Lost Lives Through Weight Loss

Lost Lives Through Weight Loss



Lost Lives Through Weight Loss
Thousands of​ patient records had been reviewed and yielded an alarming discovery about a​ previously unknown risk associated with a​ popular weight loss operation Suicide in​ bariatric surgery. Bariatric surgery is​ a​ complex surgical procedure concerned with causes,​ prevention and treatment of​ severe overweight known as​ obesity. Bariatric operations are major gastrointestinal procedures which alter the​ capacity and/or the​ anatomy of​ the​ digestive system. in​ simple terms,​ the​ stomach is​ made smaller so as​ to​ speed up weight loss. Some bariatric procedures are performed using general anesthesia via a​ midline abdominal incision. Another method is​ to​ use laparoscopic surgical techniques,​ involving smaller instruments connected to​ cameras through which they view the​ operational site.
There are two types of​ bariatric surgeries
1. Restrictive This type of​ surgical procedure simply reduces the​ size of​ the​ stomach,​ using staples and/or a​ band,​ resulting in​ a​ drastic reduction in​ the​ quantity of​ food it​ can ingest.
2. Combined Restrictive and Malabsorptive This type of​ surgical procedure reduces stomach capacity and bypassing the​ upper part of​ the​ small intestine,​ causing a​ reduction in​ the​ number of​ calories and nutrients which the​ body absorbs.
In bariatric surgery,​ most studies show that the​ risk of​ dying is​ about 1%,​ and complications strike up to​ 40 % of​ obese patients. Aside from being overweight,​ these patients usually have health problems,​ such as​ diabetes and heart disease,​ thats why its no wonder they also have higher death rates from natural causes.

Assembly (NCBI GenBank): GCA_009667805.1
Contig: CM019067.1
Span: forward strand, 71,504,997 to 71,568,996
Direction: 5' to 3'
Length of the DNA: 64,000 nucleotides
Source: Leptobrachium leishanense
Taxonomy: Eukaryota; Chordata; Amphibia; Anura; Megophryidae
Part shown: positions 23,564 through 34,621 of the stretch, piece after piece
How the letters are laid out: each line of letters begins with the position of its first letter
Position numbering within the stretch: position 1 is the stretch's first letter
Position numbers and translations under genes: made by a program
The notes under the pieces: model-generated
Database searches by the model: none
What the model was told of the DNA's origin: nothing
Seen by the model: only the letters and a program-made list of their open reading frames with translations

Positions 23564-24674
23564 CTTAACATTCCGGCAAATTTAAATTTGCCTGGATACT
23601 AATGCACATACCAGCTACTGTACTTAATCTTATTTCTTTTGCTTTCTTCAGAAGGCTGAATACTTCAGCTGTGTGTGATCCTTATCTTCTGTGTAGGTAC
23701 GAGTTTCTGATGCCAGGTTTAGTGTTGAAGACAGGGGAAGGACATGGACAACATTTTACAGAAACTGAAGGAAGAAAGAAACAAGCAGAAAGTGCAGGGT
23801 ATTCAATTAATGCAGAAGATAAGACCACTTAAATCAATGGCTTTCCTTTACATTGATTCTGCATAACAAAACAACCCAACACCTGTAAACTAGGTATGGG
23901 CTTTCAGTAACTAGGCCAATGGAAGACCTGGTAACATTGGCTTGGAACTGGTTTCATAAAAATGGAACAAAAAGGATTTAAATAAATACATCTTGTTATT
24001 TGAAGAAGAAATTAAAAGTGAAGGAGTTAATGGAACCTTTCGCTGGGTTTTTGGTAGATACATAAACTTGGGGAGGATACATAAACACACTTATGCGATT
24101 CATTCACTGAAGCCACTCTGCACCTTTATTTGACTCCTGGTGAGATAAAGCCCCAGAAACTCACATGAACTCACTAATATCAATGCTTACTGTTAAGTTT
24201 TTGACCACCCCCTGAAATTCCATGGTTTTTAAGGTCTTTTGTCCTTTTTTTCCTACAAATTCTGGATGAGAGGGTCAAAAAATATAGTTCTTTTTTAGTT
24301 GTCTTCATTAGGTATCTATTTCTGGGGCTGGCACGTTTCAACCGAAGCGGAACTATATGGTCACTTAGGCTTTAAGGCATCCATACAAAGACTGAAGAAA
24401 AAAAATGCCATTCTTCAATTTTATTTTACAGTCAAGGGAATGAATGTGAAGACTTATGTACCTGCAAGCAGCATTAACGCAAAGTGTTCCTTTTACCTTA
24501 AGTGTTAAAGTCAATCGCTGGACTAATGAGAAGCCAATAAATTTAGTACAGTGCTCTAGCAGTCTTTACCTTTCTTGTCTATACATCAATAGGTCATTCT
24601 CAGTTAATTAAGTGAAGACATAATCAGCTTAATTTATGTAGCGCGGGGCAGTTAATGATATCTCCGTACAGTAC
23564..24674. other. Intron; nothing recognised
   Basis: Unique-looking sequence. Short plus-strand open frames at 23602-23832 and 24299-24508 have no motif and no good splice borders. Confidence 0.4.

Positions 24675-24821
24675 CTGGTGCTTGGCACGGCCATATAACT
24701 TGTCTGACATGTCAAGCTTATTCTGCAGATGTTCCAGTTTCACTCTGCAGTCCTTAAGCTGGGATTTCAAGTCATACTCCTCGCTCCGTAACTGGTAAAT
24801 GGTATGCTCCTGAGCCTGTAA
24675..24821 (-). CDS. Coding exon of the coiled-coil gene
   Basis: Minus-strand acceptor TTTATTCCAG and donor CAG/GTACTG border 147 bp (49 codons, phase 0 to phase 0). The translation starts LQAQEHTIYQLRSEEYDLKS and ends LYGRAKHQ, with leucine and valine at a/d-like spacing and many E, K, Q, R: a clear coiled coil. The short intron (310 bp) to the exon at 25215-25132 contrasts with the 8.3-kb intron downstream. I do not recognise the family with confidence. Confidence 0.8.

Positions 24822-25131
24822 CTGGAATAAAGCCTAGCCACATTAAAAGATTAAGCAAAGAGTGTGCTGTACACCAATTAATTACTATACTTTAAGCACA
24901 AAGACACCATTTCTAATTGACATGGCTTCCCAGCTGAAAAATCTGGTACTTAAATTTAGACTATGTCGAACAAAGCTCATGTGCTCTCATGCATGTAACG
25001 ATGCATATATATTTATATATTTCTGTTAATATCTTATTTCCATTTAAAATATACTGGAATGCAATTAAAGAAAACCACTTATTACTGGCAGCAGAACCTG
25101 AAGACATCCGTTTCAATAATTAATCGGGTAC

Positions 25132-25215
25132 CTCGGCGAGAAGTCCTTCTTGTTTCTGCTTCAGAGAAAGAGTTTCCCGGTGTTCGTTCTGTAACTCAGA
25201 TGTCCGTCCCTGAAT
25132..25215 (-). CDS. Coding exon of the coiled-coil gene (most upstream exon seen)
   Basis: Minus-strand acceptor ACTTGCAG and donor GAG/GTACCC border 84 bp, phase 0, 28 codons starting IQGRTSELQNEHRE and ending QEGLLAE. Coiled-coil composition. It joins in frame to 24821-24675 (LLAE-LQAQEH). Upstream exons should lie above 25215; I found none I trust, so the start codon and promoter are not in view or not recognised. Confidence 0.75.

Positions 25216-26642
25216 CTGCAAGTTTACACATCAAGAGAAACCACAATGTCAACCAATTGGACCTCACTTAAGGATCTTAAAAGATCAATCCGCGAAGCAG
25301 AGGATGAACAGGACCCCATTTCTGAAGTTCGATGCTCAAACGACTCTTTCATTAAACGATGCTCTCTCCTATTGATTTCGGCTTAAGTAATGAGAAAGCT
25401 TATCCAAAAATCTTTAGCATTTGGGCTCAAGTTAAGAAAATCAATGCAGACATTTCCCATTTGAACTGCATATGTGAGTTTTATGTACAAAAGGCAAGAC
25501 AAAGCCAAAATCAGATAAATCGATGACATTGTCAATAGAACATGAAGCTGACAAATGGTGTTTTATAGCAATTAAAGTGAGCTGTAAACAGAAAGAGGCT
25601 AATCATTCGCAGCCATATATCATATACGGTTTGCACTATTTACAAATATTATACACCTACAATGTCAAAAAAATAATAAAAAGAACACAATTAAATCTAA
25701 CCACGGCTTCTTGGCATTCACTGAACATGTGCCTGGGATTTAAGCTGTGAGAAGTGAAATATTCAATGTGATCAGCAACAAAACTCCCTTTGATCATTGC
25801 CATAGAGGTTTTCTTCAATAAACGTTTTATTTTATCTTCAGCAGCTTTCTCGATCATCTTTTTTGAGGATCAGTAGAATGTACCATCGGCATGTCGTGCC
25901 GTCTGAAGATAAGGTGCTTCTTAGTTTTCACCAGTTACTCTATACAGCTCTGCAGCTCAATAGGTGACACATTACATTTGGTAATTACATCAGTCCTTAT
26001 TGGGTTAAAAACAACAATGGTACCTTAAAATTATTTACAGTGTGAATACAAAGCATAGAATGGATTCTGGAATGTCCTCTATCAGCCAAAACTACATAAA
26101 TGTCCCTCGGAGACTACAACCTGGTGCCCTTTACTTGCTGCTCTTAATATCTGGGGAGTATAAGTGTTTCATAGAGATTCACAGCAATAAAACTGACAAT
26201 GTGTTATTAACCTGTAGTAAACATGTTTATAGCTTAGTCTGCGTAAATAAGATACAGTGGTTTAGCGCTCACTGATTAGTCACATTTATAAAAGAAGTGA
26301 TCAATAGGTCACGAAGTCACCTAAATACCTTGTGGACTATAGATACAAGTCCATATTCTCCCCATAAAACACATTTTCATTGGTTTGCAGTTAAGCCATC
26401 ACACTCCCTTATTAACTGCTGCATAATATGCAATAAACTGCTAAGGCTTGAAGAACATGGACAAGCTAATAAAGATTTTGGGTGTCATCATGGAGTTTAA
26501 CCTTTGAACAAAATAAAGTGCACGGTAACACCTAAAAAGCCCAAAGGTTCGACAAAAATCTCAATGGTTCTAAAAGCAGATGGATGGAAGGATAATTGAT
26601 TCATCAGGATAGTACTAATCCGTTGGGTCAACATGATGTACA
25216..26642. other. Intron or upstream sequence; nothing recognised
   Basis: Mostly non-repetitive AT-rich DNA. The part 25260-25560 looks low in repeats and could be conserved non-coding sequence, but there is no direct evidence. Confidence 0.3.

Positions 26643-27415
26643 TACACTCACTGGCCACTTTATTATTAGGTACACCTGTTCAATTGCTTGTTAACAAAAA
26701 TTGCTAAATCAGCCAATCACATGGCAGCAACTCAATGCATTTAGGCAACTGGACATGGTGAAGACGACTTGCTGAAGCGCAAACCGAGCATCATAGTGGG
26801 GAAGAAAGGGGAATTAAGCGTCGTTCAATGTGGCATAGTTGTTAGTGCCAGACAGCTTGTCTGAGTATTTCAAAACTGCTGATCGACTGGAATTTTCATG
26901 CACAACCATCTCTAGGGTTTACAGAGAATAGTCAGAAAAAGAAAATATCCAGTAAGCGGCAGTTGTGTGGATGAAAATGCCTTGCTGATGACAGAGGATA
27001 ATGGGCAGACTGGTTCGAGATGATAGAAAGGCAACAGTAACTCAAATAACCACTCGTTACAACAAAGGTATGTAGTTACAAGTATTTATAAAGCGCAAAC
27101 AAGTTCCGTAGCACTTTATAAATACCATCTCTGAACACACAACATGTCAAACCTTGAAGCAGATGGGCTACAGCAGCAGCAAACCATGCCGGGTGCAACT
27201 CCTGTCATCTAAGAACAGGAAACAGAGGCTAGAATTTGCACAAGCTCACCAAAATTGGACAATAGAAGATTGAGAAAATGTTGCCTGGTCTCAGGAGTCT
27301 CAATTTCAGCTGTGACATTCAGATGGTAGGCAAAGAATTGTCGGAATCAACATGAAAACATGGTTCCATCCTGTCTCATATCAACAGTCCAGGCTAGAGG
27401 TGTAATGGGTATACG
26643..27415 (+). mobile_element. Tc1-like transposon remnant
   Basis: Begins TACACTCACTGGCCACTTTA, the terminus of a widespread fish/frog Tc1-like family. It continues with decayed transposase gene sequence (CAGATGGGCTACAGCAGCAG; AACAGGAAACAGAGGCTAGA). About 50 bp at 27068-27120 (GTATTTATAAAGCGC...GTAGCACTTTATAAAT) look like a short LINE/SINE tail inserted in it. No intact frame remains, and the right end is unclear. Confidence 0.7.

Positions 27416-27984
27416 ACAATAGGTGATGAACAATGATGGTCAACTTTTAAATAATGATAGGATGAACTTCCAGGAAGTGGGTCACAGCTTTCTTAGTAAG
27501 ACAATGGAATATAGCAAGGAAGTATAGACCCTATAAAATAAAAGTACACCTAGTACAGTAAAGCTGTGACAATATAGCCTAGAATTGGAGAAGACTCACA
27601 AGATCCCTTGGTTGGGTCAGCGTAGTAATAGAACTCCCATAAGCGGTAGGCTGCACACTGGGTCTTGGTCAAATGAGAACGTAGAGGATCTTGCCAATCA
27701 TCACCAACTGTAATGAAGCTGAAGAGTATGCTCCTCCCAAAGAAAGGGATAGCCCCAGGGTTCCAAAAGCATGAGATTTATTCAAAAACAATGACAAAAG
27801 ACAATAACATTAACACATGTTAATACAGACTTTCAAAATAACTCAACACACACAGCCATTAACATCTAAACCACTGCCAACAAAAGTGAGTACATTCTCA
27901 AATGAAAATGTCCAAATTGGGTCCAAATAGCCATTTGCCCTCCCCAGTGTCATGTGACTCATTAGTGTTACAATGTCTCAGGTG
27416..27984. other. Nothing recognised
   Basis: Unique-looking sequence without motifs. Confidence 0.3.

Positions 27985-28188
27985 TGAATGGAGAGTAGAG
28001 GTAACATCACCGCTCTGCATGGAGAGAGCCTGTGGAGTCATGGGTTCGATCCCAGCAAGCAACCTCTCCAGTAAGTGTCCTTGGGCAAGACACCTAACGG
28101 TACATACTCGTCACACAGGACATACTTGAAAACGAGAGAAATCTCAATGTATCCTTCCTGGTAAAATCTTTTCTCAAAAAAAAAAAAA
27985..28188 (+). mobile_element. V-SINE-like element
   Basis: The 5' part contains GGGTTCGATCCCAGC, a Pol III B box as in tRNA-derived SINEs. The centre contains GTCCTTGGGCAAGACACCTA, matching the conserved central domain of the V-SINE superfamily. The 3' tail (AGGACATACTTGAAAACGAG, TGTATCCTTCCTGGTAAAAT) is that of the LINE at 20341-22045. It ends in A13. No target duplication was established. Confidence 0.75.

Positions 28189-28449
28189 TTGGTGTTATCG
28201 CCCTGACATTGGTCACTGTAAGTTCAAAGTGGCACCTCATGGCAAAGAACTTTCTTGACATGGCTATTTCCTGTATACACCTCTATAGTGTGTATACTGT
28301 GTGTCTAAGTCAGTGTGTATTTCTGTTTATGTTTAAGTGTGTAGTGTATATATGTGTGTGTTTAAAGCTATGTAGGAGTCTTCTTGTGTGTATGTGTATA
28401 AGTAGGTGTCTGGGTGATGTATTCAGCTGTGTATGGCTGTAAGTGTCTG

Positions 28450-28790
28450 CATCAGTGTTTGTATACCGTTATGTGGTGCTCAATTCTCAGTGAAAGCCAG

However,​ nearly 17,​000 weightloss surgeries performed in​ Pennsylvania from 1995 to​ 2004 had been reviewed and the​ findings were startling. Out of​ the​ 440 deaths in​ the​ group,​ 16 were due to​ suicide or​ ​Drug​ overdose,​ according to​ the​ University of​ Pittsburgh researchers who reviewed the​ data. About three cases of​ suicides should have occurred in​ the​ group based on​ the​ suicide rate in​ the​ general population,​ the​ study authors say. Even more disturbing is​ the​ fact that another 14 of​ the​ ​Drug​ overdose cases that were reported are likely to​ include some suicides,​ suggesting that the​ real suicide rate was even higher. There is​ a​ substantial excess of​ suicide deaths,​ even excluding those listed only as​ ​Drug​ overdose,​’ the​ researchers noted.
The New England Journal of​ Medicine reported last August 2018 about a​ review of​ nearly 10,​000 bariatric surgery patients by Utah researchers,​ who compared them to​ a​ control group of​ obese people who had applied for a​ state driver’s license. Although these surgery patients had a​ 50% lower risk of​ dying from disease compared to​ obese people who hadn’t undergone surgery,​ their risk of​ dying in​ an accident or​ suicide was 11. 1 per 10,​000 people. That statistics is​ 58% higher than the​ 6. 4 per 10,​000 rate in​ the​ obese group. the​ study revealed that the​ suicide risk was twice as​ high for surgery patients than for those who had not had surgery,​ though the​ finding wasn’t statistically meaningful.
Experts are clueless as​ to​ why bariatric surgery patients seem to​ be at​ higher risk for killing themselves. Some research suggests a​ connection between obesity and depression,​ that is​ why the​ typical surgery patient may already be at​ higher risk for depression and suicide even before the​ operation. There is​ a​ great possibility that depressive symptoms may worsen in​ patients who have unrealistic expectations about the​ results of​ surgery,​ or​ who struggle not to​ regain weight after the​ procedure.
The Pennsylvania case review reveals that there is​ already a​ 7 percent death rate from suicide and ​Drug​ overdose signals the​ need for better mental health followup for patients who have undergone weightloss surgery. Although many weightloss surgery programs require psychological evaluation prior to​ the​ procedure,​ most doctors seem lenient about making followups after the​ surgery,​ as​ well as​ patients who prefer to​ disregard followup counseling.




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